Outlander, Season 2 (2016)
Reviewer: Charity Bishop
After a hair-raising first season, Outlander departs from the Scottish highlands for the French court at the height of its power. The season opens with Claire (Caitriona Balfe) returning to the modern era... muddy, shell-shocked, and missing Jamie. Her husband, Frank (Tobias Menzies), rushes to her side -- and she spins him an incredible story about falling back through time. He doesn't believe it. She's been missing several months... and is carrying another man's child...
Flashing back, Claire and Jamie (Sam Heughan) seek refuge in France. Out of a desire to change history and avert slaughter, they appeal to Bonnie Prince Charles to stem the Jacobite rebellion. He is dead set on reclaiming Scotland and defeating English forces. Jamie tries to befriend him, in an attempt to steer him in better directions. Meanwhile, Claire's assessment that a local ship carries the pox gets its contents quarantined and burned... making an enemy of the ship's owner in the process. Her life is in danger. The child she carries grows heavy in her womb. And then she meets charming little Mary, an innocent girl whom history informs her winds up married to the evil Black Jack Randall. Claire must be careful. She can tamper with history in some ways, in an attempt to save the people she cares about; but one mistake will mean her husband never exists.
Time travel is a difficult concept to work with, and few series do it well. Outlander has a sense of historical accuracy throughout that distracts from the confusing scientific explanations. (If Frank never exists, Claire never went to Scotland and fell back in time, thus she was never in the past to tamper with it... is just one question that goes unaddressed.) Where the previous season was more about romance, this one focuses on forces outside Jamie and Claire's marriage: political shenanigans, court rivalries, the threat of witchcraft accusations, and the politics involved in the uprising. For me, it was sometimes entertaining and sometimes dull as a result. I especially disliked the season finale, which almost entirely takes place in the 1960's. Since the series has departed from Claire's point of view before, it seems odd that it didn't this time -- we spend all season building toward resolutions, expecting to see battle, wondering what will become of Randall... and have none of our questions answered. Instead, most of the hour and a half is spent with Claire's moody daughter, trying to work through her emotions about Mom "cheating" on Dad. Yes, it's similar to the book, but it felt ... anti-climactic.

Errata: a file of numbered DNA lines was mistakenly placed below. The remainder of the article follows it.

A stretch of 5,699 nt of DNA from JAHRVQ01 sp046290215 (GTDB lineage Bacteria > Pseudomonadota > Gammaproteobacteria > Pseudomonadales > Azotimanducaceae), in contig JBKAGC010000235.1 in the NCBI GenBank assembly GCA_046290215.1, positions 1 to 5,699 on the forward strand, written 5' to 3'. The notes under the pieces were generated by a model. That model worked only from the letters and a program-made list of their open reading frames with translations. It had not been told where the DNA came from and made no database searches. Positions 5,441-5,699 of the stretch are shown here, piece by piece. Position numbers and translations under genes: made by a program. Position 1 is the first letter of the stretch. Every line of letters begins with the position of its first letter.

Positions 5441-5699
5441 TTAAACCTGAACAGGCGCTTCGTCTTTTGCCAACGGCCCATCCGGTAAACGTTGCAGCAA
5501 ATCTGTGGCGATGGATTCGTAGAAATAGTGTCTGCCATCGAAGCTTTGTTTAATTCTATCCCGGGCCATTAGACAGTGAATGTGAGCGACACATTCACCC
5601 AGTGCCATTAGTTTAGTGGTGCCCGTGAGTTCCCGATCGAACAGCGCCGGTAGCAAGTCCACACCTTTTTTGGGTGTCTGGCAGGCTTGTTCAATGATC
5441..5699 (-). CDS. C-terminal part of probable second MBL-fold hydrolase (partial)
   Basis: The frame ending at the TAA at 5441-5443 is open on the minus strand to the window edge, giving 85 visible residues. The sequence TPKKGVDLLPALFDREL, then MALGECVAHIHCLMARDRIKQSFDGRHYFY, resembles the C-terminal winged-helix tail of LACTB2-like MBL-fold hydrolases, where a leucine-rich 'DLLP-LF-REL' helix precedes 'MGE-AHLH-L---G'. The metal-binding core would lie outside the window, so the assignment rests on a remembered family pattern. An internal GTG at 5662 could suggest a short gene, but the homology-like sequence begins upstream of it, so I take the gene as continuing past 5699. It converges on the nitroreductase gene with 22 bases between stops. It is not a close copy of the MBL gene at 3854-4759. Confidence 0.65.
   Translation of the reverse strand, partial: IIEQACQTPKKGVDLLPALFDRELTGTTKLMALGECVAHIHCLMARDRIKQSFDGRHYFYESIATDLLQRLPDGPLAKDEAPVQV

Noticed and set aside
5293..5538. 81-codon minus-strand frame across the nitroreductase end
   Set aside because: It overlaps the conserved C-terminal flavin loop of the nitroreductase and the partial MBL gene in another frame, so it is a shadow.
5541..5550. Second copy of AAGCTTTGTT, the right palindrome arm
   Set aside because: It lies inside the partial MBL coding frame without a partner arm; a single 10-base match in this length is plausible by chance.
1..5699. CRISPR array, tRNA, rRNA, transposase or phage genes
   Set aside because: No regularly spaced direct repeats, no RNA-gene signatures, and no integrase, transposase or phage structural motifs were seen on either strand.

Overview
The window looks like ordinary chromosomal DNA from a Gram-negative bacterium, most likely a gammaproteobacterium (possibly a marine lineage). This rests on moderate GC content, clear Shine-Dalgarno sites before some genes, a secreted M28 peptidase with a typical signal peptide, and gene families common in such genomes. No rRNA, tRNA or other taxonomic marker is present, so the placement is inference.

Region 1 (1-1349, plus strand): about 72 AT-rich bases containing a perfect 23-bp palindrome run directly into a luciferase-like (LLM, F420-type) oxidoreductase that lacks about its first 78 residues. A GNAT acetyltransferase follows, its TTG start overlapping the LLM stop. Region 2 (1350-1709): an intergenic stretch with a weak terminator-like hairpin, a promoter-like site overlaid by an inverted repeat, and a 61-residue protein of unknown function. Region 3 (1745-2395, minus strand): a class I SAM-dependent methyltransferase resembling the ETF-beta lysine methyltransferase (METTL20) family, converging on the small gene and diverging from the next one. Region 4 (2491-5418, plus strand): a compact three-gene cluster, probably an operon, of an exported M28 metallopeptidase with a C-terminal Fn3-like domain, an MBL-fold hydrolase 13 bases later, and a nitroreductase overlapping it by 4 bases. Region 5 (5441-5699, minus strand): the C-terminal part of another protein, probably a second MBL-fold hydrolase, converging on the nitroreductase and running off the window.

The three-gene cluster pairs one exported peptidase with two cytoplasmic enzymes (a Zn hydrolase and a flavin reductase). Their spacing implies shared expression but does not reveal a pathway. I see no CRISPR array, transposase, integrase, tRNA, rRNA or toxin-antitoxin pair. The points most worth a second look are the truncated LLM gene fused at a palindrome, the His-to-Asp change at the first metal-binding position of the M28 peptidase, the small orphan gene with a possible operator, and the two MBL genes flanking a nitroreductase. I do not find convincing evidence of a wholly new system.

The other issue I want to raise is the show runners justifying some of their salacious choices. Outlander's main problem is that it shows more than it infers, when an inference is sometimes more powerful. One plot point in the book is when Randall rapes a child. It establishes much of the events to follow. In one episode, we see the child in question startled and Randall move toward him. I thought, "Good... it's harrowing, but more shudder-inducing because we can use our imagination." And then in the next episode, we get a full-blown flashback of what happened next. Defenders of such scenes argue that showing rape as awful helps prove how horrific a crime it is; but in our culture repeatedly showing us graphic rape scenes, we gradually become "used" to them and they no longer carry as much emotional impact. When you show everything, there's no room for intellectual exploration. Alfred Hitchcock knew this better than anyone -- inferring something, and leaving the human mind to fill in the gaps, presents a more terrifying prospect than what the eye can see.
Despite using rape continually as a plot devise, Outlander's second season has less problematic elements than the first. But the mindset behind the rape scenes troubles me.
Two consensual sex scenes (one with nudity); one clothed sex scene under duress (payment for a favor); two graphic rape scenes, one involving sodomizing a child; whores appear topless and/or naked in a brothel. Some sexual references and innuendo. All sex scenes include movement and sound.
Occasional f-words. Abuses of Jesus' name. Profanities.
Gruesome battle wounds. Men are stabbed, shot, and beheaded. A man carries a severed head in one hand, to present to a woman. A man beats his brother's corpse.
A "witch" murders someone, then uses his bloody to pass through a stone into the past.